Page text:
Trading a Street Bike for a Thumper Dual Sport

Discussion in 'The Perfect Line and Other Riding Myths' started by mikem9, Sep 15, 2013.

  1. CallMeBoog

    CallMeBoog hi functioning idiom

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    Do what I did: Get a 2008+ KLR (2nd Gen), and put it on a diet.

    with some simple mods, I have no problem lifting the front end in second gear, and I have comfort and power for the highway - 100km/h at 4400rpm, 130km/h at 5000rpm - how fast do you really want to slab on a dirtbike anyway?

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    #21
  2. Mambo Dave

    Mambo Dave Backyard Adventurer

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    To the OP - I'd keep both if I could do it.

    I came from the same thing... a pure street bike, bought a DR650, sold the street bike to make room ... and I was on a tighter budget.

    But I'm in a strange place (south east Florida) where the DR650's charm isn't always available. It's certainly better for shorter distance commuting than I used to do, but there are times I miss the street bike.

    I think it's gonna wholly depend on where you live, and the routes and roads/trails you have available to you. There are parts of the country where the DR650 would be 90% of all the bike you'd ever need, and then places like here where it's more like 25% to 30%.
    #22
  3. DaveHunter

    DaveHunter Adventurer

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    Because of some other debts I've decided to sell my Honda ST1300. I just don't ride it like it is intended and I don't ride it to work anymore, so it's only had about 4000 miles put on it this year. Previous years were 3 times that. I just don't take long trips like that and I've never been comfortable riding the pig on gravel roads. I can pick her up from a drop but at 750# it ain't easy.
    Enter old thumper! I bought an old '94 Honda XR650L Labor Day weekend. I'm enjoying the shit out of this bike. Once I got it running. I trailered it down to Galton, PA last week for a DS ride with some buddies. I wasn't up to riding it 340 miles one way and I wasn't sure I could trust it. It was a good choice. I was beat after a 200 mile day Saturday! Locally I'm having a blast on this old bike. I got on some logging roads yesterday that were a real kick. Shit ass grin on my face as I went where most other bikes can't. Or even 4x4 trucks. I've dropped it twice already in the crap and at 350-ish #'s, I've been able to pick her up easy and almost zero damage. I wish I could have been able to afford a little nicer one but WTF, it's a dirt bike! Who cares what it looks like?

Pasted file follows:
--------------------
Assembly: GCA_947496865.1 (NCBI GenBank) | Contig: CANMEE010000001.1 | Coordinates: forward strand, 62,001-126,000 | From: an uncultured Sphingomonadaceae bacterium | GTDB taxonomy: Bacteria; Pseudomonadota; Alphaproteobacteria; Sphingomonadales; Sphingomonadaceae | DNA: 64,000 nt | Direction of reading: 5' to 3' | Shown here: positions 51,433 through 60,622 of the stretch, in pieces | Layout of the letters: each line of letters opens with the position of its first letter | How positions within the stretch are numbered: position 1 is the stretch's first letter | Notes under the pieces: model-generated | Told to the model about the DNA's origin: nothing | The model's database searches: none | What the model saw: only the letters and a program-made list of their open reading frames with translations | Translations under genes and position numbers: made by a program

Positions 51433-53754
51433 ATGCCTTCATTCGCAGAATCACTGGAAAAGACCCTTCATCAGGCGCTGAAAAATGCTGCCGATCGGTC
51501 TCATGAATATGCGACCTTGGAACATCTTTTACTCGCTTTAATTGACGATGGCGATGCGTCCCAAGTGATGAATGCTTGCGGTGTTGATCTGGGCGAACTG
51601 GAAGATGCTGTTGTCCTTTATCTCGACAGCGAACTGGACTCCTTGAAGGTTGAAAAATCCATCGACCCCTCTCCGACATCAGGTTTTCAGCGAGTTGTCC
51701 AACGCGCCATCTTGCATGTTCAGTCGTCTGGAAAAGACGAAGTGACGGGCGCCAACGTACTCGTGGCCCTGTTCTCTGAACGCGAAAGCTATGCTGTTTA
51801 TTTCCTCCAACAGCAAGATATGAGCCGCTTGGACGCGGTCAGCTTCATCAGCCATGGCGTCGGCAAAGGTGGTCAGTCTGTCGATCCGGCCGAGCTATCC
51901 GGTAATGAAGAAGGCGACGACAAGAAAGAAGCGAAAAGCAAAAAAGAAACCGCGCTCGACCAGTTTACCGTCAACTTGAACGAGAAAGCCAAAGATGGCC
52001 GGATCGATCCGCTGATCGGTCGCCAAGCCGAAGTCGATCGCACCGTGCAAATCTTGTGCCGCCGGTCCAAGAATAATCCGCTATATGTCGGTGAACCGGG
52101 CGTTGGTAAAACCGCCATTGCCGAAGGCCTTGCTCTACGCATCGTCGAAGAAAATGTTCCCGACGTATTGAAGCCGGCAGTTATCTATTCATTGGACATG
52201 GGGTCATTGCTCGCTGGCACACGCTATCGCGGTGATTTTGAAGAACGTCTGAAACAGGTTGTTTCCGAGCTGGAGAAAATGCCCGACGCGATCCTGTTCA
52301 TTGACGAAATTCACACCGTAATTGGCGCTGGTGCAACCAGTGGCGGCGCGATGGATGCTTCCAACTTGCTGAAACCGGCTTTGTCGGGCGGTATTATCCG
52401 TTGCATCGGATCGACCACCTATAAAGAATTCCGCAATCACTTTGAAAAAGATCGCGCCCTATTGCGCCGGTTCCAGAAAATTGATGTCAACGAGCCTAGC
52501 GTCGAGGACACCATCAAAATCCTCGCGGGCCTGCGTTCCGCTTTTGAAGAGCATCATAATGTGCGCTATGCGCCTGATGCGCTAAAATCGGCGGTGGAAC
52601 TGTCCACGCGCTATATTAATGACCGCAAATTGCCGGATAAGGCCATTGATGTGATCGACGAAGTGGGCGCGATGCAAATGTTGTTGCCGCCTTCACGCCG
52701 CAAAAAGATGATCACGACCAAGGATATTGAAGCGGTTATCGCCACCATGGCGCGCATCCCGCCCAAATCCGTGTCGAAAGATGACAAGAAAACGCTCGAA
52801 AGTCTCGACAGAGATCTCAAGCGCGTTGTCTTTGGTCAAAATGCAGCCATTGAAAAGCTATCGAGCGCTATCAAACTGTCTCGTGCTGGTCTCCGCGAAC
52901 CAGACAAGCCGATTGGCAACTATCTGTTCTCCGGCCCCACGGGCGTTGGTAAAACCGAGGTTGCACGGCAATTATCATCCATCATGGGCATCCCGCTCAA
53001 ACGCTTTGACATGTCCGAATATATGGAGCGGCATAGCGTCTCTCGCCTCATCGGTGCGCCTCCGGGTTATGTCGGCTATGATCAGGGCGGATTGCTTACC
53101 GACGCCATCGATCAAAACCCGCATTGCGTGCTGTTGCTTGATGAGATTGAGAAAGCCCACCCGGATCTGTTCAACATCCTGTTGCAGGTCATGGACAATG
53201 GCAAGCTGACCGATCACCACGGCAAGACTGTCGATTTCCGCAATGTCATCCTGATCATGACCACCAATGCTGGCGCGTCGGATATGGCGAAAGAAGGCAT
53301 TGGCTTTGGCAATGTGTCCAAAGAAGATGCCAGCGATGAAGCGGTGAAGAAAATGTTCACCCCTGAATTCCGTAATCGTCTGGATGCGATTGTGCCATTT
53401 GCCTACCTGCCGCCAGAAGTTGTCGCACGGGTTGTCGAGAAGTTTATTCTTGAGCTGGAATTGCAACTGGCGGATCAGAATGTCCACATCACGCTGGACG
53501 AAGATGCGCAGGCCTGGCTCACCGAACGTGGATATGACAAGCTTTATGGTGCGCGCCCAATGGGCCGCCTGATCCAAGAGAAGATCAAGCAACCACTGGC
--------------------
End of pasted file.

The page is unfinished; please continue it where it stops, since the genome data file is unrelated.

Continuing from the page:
#23
  4. FloorPoor

    FloorPoor Been here awhile

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    I would agree with others here. I have a KLR, and when it comes to strictly road riding, I want something with a bit more oomph, and better breaks. A Wee Strom, Versys, or even a Honda NC700 would be much better then a DR650 for what you want, unless you build it like this one :evil

    2000 Suzuki DR650 790cc Big bore many extras, Long Island NY
    #24
  5. CallMeBoog

    CallMeBoog hi functioning idiom

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    Have you got all the oomph out of your KLR? Have you done the MC mod? I did that and it was like a different bike. I also have the KLX needle, and an aftermarket exhaust. Stainless braided brake lines are like night & day in respect to brake performance.
    #25
  6. Mambo Dave

    Mambo Dave Backyard Adventurer

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    While I don't know how much 'oomph' can be brought out of a KLR, I will admit that the 2008 (so newer model) that I rode seemed much more the stable street bike alternative compared to my DR650. I bought the DR650 for weight and such, but I'm pretty sure a KLR650, 2009 or newer, would have made me just as happy up to this point.

    As for believeability... Stainless brake lines, IMHO, reduce the flex, and make the brake activate the brakes harder, earlier, but they don't do anything in as far as brake performance on any bike I've tried them on. Feel - yes; performance - no. Now if part of a brake system's falures were modulation, then perhaps the reduced flxed of braided lines would aid the rider.
    #26
  7. High Country Herb

    High Country Herb Adventure Connoiseur

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    I see a fly-n-ride in the OP's future. That bike would fit the bill. Still not quite going to keep up with sport bikes in the straightaways, but would be hard to catch in the twisties. It would make for fun banter/debates with the buddies.
    #27
  8. Pecha72

    Pecha72 Long timer

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    If you already have a proper dirt bike, get a twin for the road and some light off-road. A single just ain't gonna match a twin on the road, no way. Even more so, if your buddies ride powerful road bikes, and you fancy to somehow keep up with them.
    #28
  9. foxtrapper

    foxtrapper Been here awhile

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    OK then, you've pretty well answered your own question.

    So, might I suggest you look at tires for your Bandit of the more correct type for adv riding? If all you want is dirt road capability, you can do that with tires alone.

    If you really wanted to, you could fabricate a skid plate, and get a different front fender.
    #29
  10. davethegoat

    davethegoat bahhh....bah...

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    Your Bandit is every bit as capable as your buddies' CB750, Concourse, and BMWs. As mentioned, just get a set of more aggressive tires if you plan on doing gravel and dirt.
    #30
  11. FloorPoor

    FloorPoor Been here awhile

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    I've added exhaust, L-modded the air box, no-toil filter. I have not messed with the internals of the carb because it runs perfectly, the spark plug looks just like it should, and it regularly gets 55+ mpg. If I screw with anything I will likely get very minimal power gains and a big drop in fuel mileage, and it's my daily driver. I like only having to fill it up once every two weeks to get to work and back. These mods helped a bunch (in stock form it got 40-45 mpg) but I doubt it has much more than 40hp. I've also done fork springs, shock, and braided brake lines. It will do 100 mph anytime I want it to,(as long as it's not uphill or in a headwind :lol3 ) but it's not happy about it, with not really much reserve passing power above 75-80 mph. And even with SS break lines, the breaks are still terrible for aggressive road riding. I love it for an all around bike, but when I just need to get somewhere involving lots of pavement, or I really want to carve it up on paved twistys, it pretty much blows.